Dr. Zazove is well acquainted with overcoming adversity as a family doctor who has lived his life with hearing loss. He’s had to prove himself repeatedly as someone who is just as competent and capable as someone with no disabilities.
This was true from an early age, as he attended public school as a child growing up near Skokie, Ill., to gaining admittance at Rutgers Medical School after countless rejections by other medical schools due to his disability. Despite those ongoing challenges, he was able to establish his own medical practice, first in Utah, and then joined the University of Michigan as a clinical assistant professor in 1989.
Now, after serving as the second George A. Dean, M.D. Chair of Family Medicine in the Department of Family Medicine since 2011, he is ready to retire after a lifetime of impressive achievements.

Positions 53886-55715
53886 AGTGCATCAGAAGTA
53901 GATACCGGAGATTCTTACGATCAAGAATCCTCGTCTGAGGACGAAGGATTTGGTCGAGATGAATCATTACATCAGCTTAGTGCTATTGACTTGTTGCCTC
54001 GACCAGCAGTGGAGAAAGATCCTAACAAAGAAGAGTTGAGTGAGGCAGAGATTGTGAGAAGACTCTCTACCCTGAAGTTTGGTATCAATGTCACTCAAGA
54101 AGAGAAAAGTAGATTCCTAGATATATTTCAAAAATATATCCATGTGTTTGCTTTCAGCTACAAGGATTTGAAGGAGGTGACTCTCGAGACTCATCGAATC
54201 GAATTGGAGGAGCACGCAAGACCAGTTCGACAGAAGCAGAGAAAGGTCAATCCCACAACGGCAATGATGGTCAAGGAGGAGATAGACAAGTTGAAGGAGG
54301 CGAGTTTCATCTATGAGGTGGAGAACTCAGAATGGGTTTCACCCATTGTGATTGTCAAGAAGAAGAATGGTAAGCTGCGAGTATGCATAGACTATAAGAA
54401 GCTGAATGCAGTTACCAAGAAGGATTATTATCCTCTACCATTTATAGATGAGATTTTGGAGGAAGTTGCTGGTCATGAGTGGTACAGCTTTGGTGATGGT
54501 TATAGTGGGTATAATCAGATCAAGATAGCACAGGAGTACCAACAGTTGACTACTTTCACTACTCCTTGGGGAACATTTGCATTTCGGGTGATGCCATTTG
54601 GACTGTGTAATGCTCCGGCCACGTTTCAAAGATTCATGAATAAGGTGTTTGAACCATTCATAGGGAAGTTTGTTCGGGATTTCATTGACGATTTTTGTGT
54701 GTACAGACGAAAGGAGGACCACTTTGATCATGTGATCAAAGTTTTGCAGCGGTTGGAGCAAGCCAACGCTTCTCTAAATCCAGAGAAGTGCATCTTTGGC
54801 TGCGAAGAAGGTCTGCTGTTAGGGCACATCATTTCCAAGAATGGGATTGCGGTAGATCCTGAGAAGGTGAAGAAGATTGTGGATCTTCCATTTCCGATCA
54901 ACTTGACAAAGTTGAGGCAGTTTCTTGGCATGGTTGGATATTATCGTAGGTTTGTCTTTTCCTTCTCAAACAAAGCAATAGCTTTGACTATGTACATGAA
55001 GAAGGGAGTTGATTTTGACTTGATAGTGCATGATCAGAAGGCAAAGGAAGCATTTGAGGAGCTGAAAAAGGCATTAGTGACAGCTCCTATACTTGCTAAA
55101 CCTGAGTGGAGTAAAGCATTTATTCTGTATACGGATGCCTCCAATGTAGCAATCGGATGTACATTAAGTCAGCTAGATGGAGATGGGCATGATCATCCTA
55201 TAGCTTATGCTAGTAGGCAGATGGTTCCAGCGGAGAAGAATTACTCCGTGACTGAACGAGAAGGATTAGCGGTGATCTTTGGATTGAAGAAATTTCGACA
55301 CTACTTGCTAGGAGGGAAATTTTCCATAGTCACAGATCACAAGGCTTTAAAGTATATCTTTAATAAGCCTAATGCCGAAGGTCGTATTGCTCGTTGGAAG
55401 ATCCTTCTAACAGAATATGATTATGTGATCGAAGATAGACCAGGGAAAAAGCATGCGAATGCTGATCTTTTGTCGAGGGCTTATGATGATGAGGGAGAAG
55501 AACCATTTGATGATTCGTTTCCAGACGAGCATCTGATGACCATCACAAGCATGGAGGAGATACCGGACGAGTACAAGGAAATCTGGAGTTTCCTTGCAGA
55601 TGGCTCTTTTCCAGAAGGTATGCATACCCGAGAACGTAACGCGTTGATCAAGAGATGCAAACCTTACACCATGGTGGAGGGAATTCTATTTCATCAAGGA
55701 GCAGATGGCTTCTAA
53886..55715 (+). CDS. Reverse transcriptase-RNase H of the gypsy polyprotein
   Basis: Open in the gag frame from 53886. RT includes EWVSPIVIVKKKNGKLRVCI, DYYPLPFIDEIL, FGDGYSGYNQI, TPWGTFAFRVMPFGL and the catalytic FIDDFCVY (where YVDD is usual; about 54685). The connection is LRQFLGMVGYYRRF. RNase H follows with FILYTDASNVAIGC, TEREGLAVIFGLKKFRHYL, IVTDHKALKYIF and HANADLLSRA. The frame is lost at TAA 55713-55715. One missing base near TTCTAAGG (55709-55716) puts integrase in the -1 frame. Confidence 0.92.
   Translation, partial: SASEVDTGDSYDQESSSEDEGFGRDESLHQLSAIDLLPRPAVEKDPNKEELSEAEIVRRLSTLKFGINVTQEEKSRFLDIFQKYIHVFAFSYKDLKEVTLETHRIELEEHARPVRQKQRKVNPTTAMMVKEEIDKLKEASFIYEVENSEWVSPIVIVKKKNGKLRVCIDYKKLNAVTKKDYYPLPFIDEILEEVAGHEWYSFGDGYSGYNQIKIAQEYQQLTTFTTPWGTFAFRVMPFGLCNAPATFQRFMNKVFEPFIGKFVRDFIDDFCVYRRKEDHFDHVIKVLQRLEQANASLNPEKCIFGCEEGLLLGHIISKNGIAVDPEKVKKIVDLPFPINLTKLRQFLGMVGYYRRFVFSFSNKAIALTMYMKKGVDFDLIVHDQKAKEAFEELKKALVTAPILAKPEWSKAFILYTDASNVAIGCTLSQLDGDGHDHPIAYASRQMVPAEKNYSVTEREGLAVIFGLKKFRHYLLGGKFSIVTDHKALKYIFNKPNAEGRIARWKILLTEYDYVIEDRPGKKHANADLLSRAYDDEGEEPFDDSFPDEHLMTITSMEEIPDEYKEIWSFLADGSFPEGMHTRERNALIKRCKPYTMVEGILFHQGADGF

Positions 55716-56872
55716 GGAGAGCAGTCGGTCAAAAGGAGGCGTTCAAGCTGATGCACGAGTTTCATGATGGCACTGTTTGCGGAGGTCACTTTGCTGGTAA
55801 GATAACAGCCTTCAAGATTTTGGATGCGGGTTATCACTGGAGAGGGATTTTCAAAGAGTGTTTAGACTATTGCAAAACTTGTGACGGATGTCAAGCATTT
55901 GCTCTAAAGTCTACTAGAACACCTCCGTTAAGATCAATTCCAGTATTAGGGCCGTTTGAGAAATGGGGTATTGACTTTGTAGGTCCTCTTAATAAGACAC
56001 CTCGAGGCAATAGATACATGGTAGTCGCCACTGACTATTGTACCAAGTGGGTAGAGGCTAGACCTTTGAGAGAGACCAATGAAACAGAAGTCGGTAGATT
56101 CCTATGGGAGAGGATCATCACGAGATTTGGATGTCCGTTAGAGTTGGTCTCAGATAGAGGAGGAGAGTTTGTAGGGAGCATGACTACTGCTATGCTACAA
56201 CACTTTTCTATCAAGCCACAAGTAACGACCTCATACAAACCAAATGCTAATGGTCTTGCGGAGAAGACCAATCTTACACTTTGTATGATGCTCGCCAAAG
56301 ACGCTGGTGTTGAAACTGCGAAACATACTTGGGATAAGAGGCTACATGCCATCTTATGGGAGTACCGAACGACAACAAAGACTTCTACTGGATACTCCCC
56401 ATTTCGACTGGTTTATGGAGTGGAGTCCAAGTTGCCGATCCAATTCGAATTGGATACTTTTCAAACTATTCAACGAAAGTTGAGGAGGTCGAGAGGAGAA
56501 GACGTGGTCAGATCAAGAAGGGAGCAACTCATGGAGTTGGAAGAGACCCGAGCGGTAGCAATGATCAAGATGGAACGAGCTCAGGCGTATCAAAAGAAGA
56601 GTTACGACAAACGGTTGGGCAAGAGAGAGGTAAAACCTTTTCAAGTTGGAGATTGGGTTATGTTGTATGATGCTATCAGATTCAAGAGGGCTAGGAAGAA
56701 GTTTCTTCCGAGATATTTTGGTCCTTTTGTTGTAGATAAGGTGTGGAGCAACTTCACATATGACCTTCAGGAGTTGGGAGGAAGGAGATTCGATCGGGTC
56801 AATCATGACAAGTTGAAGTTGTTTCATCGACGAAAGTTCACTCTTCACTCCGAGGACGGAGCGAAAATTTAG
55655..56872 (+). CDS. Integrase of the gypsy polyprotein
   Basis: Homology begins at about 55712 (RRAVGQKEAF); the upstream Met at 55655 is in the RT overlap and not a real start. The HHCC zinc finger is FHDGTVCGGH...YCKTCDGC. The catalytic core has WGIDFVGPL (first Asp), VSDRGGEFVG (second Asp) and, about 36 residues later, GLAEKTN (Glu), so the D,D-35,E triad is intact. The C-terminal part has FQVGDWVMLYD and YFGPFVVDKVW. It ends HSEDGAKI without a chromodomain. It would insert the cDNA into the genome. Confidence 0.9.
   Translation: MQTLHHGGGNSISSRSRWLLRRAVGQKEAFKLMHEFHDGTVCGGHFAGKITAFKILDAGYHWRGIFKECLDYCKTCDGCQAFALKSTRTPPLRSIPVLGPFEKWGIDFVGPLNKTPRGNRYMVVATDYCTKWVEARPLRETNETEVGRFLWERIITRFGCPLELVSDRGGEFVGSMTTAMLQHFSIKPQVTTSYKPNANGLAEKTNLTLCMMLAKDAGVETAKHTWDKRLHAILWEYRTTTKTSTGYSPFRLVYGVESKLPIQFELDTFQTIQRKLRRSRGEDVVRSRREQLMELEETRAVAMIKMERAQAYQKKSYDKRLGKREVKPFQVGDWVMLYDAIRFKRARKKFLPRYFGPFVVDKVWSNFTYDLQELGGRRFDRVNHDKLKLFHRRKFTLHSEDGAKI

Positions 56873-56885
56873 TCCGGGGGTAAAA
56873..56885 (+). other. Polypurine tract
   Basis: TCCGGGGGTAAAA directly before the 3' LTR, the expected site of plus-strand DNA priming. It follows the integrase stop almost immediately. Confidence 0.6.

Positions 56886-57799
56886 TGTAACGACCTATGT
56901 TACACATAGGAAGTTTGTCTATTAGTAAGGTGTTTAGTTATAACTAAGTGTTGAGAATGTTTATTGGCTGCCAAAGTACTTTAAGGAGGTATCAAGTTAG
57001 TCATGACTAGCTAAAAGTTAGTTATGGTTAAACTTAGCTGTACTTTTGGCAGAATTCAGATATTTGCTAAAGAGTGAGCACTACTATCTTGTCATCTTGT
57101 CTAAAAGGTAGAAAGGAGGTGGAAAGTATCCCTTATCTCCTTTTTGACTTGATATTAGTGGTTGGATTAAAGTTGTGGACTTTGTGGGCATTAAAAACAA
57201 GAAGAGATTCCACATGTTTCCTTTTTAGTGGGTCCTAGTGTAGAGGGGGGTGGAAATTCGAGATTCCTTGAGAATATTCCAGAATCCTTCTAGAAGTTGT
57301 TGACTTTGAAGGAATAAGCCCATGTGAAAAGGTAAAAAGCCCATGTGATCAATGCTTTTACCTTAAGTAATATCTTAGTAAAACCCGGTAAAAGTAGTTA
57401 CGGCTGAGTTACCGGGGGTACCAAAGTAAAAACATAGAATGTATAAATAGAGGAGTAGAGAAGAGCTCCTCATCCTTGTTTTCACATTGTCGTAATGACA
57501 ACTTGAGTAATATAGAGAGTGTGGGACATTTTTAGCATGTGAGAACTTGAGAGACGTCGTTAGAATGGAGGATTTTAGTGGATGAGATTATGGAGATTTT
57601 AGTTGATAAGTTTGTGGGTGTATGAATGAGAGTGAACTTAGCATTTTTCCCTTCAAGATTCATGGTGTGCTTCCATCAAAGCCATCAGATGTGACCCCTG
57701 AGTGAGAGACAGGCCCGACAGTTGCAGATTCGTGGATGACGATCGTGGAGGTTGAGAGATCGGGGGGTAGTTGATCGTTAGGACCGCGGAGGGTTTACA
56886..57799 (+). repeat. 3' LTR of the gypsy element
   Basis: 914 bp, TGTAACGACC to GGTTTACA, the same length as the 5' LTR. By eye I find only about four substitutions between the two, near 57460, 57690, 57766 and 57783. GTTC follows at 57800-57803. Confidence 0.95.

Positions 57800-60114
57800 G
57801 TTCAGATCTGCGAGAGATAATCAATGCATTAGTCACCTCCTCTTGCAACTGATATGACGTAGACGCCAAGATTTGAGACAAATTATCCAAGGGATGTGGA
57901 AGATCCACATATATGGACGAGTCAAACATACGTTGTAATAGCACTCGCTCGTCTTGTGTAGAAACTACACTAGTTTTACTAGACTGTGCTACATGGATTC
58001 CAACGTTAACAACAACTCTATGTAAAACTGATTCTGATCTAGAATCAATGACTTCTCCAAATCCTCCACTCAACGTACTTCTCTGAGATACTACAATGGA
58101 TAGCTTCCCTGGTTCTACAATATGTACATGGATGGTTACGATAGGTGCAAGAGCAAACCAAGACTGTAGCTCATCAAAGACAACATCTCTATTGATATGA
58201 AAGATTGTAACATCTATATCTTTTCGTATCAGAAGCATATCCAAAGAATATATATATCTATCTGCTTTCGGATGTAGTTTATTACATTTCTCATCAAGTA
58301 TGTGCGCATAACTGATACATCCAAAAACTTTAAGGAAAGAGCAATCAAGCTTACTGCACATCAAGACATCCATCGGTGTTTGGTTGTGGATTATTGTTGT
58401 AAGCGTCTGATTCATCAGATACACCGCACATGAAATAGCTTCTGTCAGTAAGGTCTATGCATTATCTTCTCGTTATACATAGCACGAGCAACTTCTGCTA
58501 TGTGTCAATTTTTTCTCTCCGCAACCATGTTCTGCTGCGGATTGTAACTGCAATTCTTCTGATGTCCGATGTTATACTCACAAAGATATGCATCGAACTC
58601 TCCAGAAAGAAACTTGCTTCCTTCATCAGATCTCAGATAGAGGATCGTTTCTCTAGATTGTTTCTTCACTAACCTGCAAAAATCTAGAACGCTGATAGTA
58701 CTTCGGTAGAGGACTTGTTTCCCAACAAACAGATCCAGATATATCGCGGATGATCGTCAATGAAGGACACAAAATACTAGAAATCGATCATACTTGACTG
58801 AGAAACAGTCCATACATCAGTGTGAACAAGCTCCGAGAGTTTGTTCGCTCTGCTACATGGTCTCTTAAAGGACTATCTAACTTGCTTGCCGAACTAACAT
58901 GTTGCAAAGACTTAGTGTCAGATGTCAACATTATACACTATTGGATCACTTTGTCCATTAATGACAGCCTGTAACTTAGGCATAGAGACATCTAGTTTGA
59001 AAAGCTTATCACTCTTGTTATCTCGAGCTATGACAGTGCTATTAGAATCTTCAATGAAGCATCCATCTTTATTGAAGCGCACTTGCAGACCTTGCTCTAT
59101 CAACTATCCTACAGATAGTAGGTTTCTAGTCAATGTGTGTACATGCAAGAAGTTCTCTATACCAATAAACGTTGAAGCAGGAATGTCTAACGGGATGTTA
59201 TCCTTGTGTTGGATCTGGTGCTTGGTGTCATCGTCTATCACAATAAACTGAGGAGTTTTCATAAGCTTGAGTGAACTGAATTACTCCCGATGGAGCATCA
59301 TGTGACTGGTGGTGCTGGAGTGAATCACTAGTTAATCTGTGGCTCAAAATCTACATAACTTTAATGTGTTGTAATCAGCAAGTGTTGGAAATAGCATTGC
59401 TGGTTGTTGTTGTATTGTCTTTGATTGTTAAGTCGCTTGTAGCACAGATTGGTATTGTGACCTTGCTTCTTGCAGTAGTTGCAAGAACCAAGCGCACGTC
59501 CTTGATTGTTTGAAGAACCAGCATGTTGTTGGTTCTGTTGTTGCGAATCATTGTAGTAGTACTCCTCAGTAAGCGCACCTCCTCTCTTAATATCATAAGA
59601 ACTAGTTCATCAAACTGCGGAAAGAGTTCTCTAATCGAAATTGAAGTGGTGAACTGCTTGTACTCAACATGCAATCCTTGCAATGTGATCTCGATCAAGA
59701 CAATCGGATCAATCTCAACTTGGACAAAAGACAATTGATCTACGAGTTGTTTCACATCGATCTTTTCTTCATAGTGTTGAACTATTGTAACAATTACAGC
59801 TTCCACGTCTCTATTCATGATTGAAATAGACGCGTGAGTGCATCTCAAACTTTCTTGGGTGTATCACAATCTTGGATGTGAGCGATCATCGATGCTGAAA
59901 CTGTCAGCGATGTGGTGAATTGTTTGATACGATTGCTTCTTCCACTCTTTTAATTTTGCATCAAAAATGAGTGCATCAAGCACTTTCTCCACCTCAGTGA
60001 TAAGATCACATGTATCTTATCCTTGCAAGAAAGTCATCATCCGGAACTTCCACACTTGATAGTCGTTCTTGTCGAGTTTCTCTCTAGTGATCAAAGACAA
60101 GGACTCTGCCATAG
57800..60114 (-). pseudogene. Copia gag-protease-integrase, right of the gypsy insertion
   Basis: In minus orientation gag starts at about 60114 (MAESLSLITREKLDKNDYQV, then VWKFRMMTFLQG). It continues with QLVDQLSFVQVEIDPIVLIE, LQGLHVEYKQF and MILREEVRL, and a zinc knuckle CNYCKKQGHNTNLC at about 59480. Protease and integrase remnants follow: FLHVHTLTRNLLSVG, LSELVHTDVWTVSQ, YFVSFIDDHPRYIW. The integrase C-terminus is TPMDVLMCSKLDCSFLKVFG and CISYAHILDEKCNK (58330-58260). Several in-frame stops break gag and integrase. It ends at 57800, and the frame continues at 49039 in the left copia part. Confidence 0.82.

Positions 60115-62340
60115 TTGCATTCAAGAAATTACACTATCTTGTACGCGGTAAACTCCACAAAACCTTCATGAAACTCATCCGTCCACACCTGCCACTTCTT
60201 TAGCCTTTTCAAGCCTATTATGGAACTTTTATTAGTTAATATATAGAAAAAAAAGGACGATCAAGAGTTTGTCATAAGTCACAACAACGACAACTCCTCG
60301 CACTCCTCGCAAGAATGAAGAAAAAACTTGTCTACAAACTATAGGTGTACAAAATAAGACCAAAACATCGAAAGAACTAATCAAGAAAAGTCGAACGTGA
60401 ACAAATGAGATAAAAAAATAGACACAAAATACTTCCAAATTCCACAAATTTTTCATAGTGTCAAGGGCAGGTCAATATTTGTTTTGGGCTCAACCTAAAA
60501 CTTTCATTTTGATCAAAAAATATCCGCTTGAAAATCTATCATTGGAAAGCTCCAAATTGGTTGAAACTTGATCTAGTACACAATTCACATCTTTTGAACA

Ensuring a Legacy
Zazove leaves behind a tremendous legacy as a deaf clinician and researcher. He has tirelessly advocated for health care for people with disabilities and has pushed for changes that have opened access to medical school education to students with disabilities, not only at U-M but across the country.
“There’s so much work to be done in improving the health and lives of people with disabilities – a health issue most of us will have at some point in our lives,” he said.